Martial Damage Bonus and Gishes

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The Fighter/Wizard has always been a fun archetype at the game. 2E balanced them by having XP split between your two classes: When a Fighter is level 10, and a Wizard is level 11, a Fighter/Wizard is 9/10. In 3E, when a Fighter or Wizard was 10, a Fighter/Wizard would be 5/5. While I like the "take a level in a class when you level up" model, as it feels organic, those 3rd level spells at caster level 5 mean a whole lot less at 10th level.

Worse still, the Fighter/Wizard's actions are split between being a fighter, or a wizard. He can attack as a 5th level fighter (since Wizard levels don't grant any martial damage bonus), or he can attack as a 5th level wizard (since fighter levels don't boost his spell capacity at all). Yeah, he may use those spells to empower himself (which are odd spells to be on the wizard list, since the wizard will hardly get any use out of them), but he's still splitting actions.

And when the CR system of 3E told us that a level 10 was equal to two level 8s, who have their own whole turns of actions ... the 5/5 starts to seem less and less workable.

How will 5E handle multiclassing? How will it handle Gishes? My first suggestion would be through the use of Martial Maneuvers that let you attack and cast spells at the same time. A person playing a fighter/wizard wants to be a fighter and a wizard, not a fighter then a wizard. Let them drop a burning hands and then slash with their sword, or do both in the same action.

How do you want to see gishes and multiclassing handled? 4E was unsatisfactory, though the hybrid system did work. 3E had holes (a Fighter/Wizard would often be a Fighter2/Wizard3/PrestigeClass10/PrestigeClass5 ...). How will 5E be better? 
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I think 4e hybrid classes have been the best implementations of multiclassing I've seen in D&D (I've played 3, 3.5, and 4). Hopefully D&DN will use a similar system.

I didn't enjoy the multiclass feats a whole lot though. I can't recall anyone in my playgroup even taking one. 
I think 4e hybrid classes have been the best implementations of multiclassing I've seen in D&D (I've played 3, 3.5, and 4). Hopefully D&DN will use a similar system.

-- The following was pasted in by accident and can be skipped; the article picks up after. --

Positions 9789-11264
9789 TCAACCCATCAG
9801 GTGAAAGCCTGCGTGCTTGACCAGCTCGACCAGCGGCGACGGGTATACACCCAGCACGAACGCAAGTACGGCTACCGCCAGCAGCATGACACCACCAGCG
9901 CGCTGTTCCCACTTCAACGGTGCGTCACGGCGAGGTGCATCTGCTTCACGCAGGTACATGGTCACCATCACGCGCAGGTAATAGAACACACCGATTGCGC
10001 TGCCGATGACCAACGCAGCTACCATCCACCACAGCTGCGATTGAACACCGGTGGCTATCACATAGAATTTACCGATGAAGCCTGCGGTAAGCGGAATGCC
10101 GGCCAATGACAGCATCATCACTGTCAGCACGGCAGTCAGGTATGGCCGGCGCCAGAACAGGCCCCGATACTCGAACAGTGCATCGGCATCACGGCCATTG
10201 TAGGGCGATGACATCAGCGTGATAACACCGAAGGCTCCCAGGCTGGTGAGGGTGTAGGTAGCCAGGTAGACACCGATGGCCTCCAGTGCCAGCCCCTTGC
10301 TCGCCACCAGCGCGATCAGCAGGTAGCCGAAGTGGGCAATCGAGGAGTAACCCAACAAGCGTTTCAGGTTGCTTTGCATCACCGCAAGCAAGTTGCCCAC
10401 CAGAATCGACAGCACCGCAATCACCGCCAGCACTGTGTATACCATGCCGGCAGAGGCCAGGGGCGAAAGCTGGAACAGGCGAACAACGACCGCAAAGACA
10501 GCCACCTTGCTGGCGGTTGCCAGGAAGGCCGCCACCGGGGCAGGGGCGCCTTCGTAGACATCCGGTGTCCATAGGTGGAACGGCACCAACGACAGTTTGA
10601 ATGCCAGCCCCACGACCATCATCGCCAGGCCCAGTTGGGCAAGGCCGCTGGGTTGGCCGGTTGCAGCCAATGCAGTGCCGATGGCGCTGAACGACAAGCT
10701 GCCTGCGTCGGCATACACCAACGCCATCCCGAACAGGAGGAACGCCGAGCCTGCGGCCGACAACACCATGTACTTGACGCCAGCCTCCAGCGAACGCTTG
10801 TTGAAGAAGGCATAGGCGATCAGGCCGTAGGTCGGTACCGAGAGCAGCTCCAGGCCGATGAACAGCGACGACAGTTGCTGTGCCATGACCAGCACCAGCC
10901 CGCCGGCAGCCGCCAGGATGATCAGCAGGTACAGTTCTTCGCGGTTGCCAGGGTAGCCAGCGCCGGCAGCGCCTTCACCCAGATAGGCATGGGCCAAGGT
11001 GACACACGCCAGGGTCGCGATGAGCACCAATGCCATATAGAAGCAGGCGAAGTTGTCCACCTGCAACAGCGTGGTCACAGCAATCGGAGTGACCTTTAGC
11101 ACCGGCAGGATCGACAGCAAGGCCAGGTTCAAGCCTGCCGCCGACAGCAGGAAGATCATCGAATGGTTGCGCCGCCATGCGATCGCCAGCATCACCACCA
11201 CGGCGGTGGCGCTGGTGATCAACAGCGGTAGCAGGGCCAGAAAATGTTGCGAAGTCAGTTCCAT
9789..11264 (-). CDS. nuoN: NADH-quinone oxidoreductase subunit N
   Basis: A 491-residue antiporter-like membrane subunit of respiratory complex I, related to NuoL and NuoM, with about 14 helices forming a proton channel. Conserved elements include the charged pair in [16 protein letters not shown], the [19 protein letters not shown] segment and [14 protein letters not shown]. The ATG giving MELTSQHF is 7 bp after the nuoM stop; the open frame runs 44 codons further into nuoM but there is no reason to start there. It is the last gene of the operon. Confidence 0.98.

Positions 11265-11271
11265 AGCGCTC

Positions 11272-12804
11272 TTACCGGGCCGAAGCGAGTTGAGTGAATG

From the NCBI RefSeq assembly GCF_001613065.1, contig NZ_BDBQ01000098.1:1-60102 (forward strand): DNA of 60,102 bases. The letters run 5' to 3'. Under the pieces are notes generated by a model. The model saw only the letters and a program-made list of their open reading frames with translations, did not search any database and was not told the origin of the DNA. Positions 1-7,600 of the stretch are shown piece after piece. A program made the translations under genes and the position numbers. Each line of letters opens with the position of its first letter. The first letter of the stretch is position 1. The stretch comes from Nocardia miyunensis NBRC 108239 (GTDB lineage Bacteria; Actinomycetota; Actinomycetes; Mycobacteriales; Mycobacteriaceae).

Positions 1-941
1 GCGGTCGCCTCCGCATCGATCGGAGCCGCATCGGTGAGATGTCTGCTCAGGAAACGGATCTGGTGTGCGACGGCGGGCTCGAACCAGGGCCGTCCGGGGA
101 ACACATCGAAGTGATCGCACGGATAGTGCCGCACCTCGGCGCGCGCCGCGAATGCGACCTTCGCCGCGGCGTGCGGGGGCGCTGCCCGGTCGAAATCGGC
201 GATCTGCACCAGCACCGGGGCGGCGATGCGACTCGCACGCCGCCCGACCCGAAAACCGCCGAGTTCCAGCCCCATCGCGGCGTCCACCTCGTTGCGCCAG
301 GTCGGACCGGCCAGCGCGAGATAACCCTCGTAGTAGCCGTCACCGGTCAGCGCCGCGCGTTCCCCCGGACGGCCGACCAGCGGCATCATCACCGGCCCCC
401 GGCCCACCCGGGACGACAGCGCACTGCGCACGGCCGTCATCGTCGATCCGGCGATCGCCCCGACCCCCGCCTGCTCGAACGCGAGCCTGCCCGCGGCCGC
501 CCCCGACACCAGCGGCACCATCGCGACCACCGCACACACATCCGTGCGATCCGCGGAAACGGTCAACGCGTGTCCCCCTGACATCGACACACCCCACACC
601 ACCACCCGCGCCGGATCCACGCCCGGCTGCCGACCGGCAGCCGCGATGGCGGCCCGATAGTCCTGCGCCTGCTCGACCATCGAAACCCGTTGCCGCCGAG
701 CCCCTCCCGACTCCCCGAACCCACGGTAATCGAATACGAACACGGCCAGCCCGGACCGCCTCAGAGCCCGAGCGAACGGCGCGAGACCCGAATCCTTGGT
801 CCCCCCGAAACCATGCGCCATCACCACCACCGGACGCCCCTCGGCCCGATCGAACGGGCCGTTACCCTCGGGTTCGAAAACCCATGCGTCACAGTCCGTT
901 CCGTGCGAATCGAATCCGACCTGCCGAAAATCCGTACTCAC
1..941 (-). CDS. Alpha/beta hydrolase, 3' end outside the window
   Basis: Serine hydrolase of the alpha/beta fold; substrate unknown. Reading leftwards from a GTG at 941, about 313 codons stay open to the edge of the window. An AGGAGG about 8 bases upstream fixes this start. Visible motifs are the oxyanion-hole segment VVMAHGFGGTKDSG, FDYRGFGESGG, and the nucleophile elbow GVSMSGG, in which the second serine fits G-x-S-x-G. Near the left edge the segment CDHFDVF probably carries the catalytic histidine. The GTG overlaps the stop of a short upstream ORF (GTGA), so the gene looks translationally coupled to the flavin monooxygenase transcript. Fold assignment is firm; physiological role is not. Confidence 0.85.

I didn't enjoy the multiclass feats a whole lot though. I can't recall anyone in my playgroup even taking one. 


I used them to some good effect, but then I had to fix them first.  I ruled that taking the MC feat also gave you all three power swap feats for free.  I reasoned that swapping two equal options shouldn't require you to spend a feat anymore than putting down one longsword and picking up another one should.
There are a great many problems that can be circumvented by players and DMs having a mature discussion about what the game is going to be like before they ever sit down together to play.

 

The answer really does lie in more options, not in confining and segregating certain options.

 

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How do you want to see gishes and multiclassing handled?


I'm really not sure about MC'ing.  However, gishes should be relatively easy.  For starters, simply creating a set of magical maneuvers that are available to fighters is a good start.  You could also allow them to trade MDD for spell slots or cantrips or magical riders.  Another idea, maybe a gish could choose to deal energy damage with their MDD.  Essentially the gish is wreathing their weapon in magical energy instead of just hitting harder (and that one would require only a minimal mechanical change to implement, that is, allowing the character to turn the MDD damage into energy damage).
There are a great many problems that can be circumvented by players and DMs having a mature discussion about what the game is going to be like before they ever sit down together to play.

 

The answer really does lie in more options, not in confining and segregating certain options.

 

You really shouldn't speak for others.  You can't hear what someone else is saying when you try to put your words in their mouth.

 

Fencing & Swashbuckling as Armor.

D20 Modern Toon PC Race.

Mecha Pilot's Skill Challenge Emporium.

 

Save the breasts.

...what's a chaotic evil githyanki fighter/magic-user got to do with it...what's gish, but a secondhand emotion...
multiclassing... ok here we go


in my current game i have run multiple multi class options at once

ok so keep this in mind, xp is a pool and things gained on the character level up table are based on character development and not class level.